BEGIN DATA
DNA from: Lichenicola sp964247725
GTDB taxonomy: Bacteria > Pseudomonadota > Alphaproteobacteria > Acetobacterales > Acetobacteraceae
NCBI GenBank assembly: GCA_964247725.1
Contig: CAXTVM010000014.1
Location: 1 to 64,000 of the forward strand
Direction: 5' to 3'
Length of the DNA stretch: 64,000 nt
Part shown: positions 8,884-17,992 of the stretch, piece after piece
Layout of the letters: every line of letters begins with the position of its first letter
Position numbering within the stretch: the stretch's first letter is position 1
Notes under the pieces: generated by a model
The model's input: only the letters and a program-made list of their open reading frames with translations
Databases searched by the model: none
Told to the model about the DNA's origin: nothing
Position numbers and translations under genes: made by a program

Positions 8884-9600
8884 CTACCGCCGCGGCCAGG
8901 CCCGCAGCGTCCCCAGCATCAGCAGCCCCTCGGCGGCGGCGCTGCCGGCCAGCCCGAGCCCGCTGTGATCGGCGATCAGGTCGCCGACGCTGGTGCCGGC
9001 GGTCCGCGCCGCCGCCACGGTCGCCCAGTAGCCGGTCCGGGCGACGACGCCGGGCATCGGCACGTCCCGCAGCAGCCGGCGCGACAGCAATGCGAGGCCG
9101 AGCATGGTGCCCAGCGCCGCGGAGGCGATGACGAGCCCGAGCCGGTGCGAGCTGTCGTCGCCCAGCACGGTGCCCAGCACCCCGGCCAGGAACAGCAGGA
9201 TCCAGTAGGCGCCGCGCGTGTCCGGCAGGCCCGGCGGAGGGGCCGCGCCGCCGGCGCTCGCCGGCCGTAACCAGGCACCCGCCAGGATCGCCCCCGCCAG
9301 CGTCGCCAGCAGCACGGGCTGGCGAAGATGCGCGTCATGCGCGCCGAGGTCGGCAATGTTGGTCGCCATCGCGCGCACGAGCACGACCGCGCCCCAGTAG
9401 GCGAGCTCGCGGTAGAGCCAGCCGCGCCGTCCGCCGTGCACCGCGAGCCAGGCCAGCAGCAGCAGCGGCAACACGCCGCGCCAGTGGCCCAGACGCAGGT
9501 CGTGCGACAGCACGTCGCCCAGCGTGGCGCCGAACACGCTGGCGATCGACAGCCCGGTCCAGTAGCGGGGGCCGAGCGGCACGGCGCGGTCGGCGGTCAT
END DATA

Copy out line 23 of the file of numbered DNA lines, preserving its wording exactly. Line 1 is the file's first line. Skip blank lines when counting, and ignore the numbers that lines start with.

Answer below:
9401 GCGAGCTCGCGGTAGAGCCAGCCGCGCCGTCCGCCGTGCACCGCGAGCCAGGCCAGCAGCAGCAGCGGCAACACGCCGCGCCAGTGGCCCAGACGCAGGT